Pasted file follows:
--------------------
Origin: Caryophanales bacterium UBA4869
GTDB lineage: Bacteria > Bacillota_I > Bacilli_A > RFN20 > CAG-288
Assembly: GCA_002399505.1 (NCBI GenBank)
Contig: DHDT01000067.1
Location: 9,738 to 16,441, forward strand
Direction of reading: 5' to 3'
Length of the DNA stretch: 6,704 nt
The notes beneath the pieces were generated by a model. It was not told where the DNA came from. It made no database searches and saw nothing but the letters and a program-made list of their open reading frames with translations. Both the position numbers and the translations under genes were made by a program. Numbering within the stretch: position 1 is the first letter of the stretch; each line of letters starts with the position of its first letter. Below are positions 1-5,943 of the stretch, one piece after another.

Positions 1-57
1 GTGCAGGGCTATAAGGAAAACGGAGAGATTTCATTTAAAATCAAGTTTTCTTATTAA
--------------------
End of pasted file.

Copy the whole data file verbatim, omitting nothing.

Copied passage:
Origin: Caryophanales bacterium UBA4869
GTDB lineage: Bacteria > Bacillota_I > Bacilli_A > RFN20 > CAG-288
Assembly: GCA_002399505.1 (NCBI GenBank)
Contig: DHDT01000067.1
Location: 9,738 to 16,441, forward strand
Direction of reading: 5' to 3'
Length of the DNA stretch: 6,704 nt
The notes beneath the pieces were generated by a model. It was not told where the DNA came from. It made no database searches and saw nothing but the letters and a program-made list of their open reading frames with translations. Both the position numbers and the translations under genes were made by a program. Numbering within the stretch: position 1 is the first letter of the stretch; each line of letters starts with the position of its first letter. Below are positions 1-5,943 of the stretch, one piece after another.

Positions 1-57
1 GTGCAGGGCTATAAGGAAAACGGAGAGATTTCATTTAAAATCAAGTTTTCTTATTAA